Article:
DETROIT (October 22, 2019) — The US Environmental Protection Agency (EPA) has announced a new five-year plan to accelerate restoration of the Great Lakes. Administrator Andrew Wheeler and Region 5 Administrator and Great Lakes National Program Manager Cathy Stepp unveiled an updated action plan under the Great Lakes Restoration Initiative (GLRI). The GLRI Action Plan III will guide the actions of federal agencies and their partners over the next five years to protect and restore the Great Lakes. The agency also announced $11 million in funding for grants to support GLRI projects in Michigan.
The GLRI was launched in 2010 as a non-regulatory program to accelerate efforts to protect and restore the largest system of fresh surface water in the world and to provide additional resources to make progress toward the most critical long-term goals for this important ecosystem.
“The Trump Administration is taking action to improve water quality while boosting local economies across the country,” said EPA Administrator Andrew Wheeler. “More than $2.4 billion from the GLRI has funded over 4,000 restoration projects. The GLRI Action Plan III and the grant funding we are announcing today will continue to accelerate this great work to the benefit of millions of Americans living in and visiting the region.”
“The Great Lakes are a regional, national and international treasure,” said Regional Administrator and Great Lakes National Program Manager Cathy Stepp. “It will take ambitious, dedicated and collaborative efforts by federal, state, tribal, local, and non-governmental partners to ensure that our magnificent Great Lakes not only endure—but thrive.”
The GLRI has been a catalyst for federal agency coordination. Under GLRI’s former Action Plans I and II, GLRI accomplished the formal delisting of the Presque Isle Bay (PA), Deer Lake (MI), and White Lake (MI) Areas of Concern (AOCs) and moved a number of the remaining AOCs closer to delisting through the removal of numerous environmental impairments. GLRI resources have also been used for projects that have prevented more than one million pounds of phosphorus from entering the Great Lakes, reducing the excess phosphorus that contributes to harmful algal blooms in western Lake Erie, Saginaw Bay, and Green Bay. The GLRI produces economic benefits as well. A 2018 University of Michigan study shows that every dollar of federal spending on GLRI projects between 2010 and 2016 will produce $3.35 in additional economic activity in the Great Lakes region through 2036.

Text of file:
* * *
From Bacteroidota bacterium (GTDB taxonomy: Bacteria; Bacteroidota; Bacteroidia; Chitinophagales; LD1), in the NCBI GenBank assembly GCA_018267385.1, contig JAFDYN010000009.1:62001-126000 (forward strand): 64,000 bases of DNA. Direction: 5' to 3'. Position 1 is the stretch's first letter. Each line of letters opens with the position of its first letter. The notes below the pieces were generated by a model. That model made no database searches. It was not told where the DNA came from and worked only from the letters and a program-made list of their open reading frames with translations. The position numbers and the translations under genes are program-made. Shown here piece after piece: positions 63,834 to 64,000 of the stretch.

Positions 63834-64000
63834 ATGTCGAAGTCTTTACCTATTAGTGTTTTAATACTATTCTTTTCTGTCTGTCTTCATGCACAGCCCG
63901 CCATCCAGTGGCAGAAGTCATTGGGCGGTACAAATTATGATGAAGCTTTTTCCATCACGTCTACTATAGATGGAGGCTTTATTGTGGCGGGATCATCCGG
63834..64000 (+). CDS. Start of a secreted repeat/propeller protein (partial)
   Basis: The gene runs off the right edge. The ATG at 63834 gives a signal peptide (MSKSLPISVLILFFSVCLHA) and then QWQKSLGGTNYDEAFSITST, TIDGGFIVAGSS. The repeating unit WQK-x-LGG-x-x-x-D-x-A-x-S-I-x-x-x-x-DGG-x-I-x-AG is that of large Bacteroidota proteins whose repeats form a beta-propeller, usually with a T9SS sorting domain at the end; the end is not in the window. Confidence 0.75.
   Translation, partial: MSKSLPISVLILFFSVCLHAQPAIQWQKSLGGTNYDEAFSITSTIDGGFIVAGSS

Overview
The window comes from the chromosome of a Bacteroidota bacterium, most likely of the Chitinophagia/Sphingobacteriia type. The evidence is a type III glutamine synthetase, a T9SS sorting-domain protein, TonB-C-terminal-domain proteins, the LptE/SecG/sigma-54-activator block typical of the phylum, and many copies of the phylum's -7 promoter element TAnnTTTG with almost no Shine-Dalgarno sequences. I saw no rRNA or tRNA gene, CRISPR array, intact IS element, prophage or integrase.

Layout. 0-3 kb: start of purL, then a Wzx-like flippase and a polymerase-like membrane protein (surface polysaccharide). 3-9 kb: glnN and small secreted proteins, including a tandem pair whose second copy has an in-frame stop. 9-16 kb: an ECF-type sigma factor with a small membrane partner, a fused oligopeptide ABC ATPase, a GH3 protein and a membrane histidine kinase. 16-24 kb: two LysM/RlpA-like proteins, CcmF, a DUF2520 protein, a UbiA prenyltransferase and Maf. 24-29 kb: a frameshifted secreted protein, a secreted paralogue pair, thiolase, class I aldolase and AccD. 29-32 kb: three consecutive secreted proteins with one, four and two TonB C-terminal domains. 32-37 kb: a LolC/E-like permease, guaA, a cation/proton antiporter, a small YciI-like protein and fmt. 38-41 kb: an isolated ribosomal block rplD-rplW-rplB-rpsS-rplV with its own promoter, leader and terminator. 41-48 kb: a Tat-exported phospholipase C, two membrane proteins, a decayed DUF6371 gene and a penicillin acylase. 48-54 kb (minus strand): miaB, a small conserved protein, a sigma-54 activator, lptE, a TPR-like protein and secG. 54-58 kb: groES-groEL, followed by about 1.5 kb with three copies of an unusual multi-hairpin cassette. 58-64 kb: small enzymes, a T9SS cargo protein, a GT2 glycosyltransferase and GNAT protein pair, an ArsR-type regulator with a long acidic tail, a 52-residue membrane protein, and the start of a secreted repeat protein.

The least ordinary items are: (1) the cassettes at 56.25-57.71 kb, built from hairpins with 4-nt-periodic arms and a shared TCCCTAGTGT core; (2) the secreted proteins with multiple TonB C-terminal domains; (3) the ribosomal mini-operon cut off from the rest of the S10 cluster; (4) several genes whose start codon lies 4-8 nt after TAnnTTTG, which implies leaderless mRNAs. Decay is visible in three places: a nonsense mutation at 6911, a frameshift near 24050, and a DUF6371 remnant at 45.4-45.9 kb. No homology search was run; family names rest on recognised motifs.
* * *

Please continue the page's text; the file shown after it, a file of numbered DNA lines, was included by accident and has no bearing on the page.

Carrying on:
In addition to GLRI Action Plan III, the agency announced that it has recently awarded five GLRI grants for restoration work in Michigan, totaling nearly $11 million:
- $2.2 million grant to Alliance for Rouge Communities (ARC) to restore Tamarack Creek and Johnson Creek habitat flood plains in Rouge River AOC.
- $380,000 grant to Wayne County to design habitat restoration projects in Rouge River AOC.
- $3.7 million grant to Michigan Department of Natural Resources to restore the natural surface water flow in flatwoods of Belle Isle in Detroit River AOC.
- $815,500 grant to Alliance for Rouge Communities to restore wetlands in Seeley Creek in the Rouge River AOC.
- $3.5 million to Michigan Department of Environment, Great Lakes and Energy to continue restoration work at 12 impacted sites on the Great Lakes and to coordinate the state’s lake-wide management plans for Lakes Superior, Michigan, Huron and Erie as part of a new 3-year grant for $10.5 million.
To read the GLRI Action Plan III and related information visit: https://glri.us/.